Today is Nate Ewell's last game as Vice President of Communications with the Washington Capitals. It's a position that lives in obscurity in most hockey towns: writing game notes, ushering players to media appearances, doling out press credentials.
But in D.C., Nate Ewell is a rock star.
It wasn't his intent. You can read a very well written biography and appreciation of Nate here and here. It's not in his makeup to call attention to himself. But his hard work and dedication to this organization have become legend, and if you're reading this blog, chances are you're doing it because Nate Ewell influenced you as well, whether you realize it or not.
There's been a sad exodus from the Caps' media relations department over the past year. First, Paul Rovnak left last season to assume P.R. duties for men's hockey at University of Minnesota. Then we found out web producer, emergency goalie and bon vivant Brett "Stretch" Leonhardt was moving to Toronto to work with the league.
Now, the biggest bombshell of them all: Nate Ewell is leaving the Caps to follow his passion: college hockey. He will become Director of Communications with College Hockey, Inc., helping to grow the sport he loves so much at a level that is so close to home for him.
Opportunity calls when you're the best at what you do. It's no wonder the Caps Media Relations Department has had a stranglehold on the league's "Best Of" award.
Capitals fans take a lot of things for granted these days. They expect perfection on the ice. They expect the owner to be at their beck-and-call. They expect open and fan-friendly practices. They expect dozens of well-written and engaging blogs to entertain and inform them.
But you see, it's not like this in other markets. Not even close.
Hockey in general -- the NHL in particular -- had to be brought kicking and screaming into the digital age, and Ted Leonsis and Nate Ewell were the architects of the process.
After the lockout, Leonsis had the vision to treat his sports management businesses in a transparent manner, letting the public know his plan and involving the fans in his decision-making process. A very big part of the plan was opening the press box to independent media, increasing the number and variety of voices that carry the message to the fans.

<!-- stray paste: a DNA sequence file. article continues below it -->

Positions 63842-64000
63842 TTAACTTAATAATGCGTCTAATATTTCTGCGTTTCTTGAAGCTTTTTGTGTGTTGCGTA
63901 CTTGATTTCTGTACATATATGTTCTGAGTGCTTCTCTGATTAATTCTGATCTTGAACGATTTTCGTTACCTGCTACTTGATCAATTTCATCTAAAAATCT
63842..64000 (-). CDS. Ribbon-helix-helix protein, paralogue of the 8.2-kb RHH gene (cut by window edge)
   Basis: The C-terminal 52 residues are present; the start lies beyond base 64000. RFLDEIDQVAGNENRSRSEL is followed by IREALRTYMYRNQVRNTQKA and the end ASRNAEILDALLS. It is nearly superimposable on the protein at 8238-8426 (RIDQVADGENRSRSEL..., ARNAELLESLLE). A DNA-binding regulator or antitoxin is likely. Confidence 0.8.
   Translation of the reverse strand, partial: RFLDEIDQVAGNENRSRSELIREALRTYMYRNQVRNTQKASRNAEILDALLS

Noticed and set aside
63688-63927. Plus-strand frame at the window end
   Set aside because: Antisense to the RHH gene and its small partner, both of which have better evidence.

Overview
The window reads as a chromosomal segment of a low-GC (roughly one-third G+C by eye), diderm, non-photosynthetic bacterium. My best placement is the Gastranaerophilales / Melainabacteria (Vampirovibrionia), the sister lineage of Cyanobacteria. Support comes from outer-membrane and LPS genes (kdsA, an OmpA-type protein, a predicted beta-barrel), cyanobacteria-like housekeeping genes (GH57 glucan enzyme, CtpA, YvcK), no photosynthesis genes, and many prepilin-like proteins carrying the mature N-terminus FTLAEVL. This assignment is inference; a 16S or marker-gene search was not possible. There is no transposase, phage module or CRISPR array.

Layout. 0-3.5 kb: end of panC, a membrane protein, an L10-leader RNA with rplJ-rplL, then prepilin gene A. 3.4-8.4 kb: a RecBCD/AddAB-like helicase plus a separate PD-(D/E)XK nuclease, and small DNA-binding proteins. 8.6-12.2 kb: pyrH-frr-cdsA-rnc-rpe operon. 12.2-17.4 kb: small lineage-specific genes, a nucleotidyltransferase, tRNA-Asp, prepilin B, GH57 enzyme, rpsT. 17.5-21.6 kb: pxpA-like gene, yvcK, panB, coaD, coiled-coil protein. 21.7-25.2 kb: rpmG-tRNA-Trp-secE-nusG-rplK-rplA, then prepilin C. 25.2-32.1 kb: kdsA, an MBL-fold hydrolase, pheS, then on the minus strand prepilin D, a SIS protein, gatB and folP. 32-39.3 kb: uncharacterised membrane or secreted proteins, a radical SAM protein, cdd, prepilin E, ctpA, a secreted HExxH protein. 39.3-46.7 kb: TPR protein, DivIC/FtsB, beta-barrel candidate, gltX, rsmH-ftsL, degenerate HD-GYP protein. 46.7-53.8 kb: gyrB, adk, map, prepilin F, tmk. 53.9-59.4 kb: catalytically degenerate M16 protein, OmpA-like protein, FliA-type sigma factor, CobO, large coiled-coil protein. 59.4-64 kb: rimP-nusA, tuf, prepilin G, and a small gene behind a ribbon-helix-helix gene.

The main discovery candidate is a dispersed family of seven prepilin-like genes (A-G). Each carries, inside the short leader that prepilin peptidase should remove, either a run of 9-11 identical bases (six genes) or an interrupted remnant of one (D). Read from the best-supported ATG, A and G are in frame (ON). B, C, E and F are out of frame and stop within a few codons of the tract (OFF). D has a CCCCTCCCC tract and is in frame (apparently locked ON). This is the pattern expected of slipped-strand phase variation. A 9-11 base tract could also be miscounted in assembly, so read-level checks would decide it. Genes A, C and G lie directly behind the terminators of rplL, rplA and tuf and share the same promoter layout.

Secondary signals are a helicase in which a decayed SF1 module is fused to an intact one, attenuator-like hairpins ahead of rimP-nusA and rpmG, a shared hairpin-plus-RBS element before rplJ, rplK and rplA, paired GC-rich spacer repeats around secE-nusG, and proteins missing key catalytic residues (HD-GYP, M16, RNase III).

The man responsible for implementing and nurturing that part of the process was Nate Ewell.
Managing a media relations department for a pro sports team is a full-time job in and of itself. Add the duties of shepherding one of the faces of the entire league to endless media opprtunities and the burdens could seem endless. Now integrate an in-house media department, with full-time beat reporter and video producer.
It would be understandable if there was no time left for a bunch of bloggers.
But the Caps, and Nate in particular, don't see it that way. They know that the independent media that cover the team are a vital, integral part of how they get their message out to the fans. They know they need to cultivate independent media that cover the Caps in a town dominated by coverage of the NFL team.
On a typical night in the Washington Capitals press box, independent media usually equal, if not outnumber, traditional media. And it's all thanks to Nate and his staff.
And it's not just in the press box. Nate's been active in the community and on twitter, sharing nuggets from his meticulous game notes to followers, offering funny stories on players or media members, making arrangements for pick-ups of fan-made baked goods, or sticking up for the team against criticism from national media.
Nate's legacy will live on, not just in the Caps press box, but in the tens of thousands of Capitals fans -- new and veteran, young and old -- who follow this team on daily basis, enjoying so much more quality coverage, in depth and breadth, than ever before.
It's not like this in other markets. Not even close.
Cheers Nate. And thank you.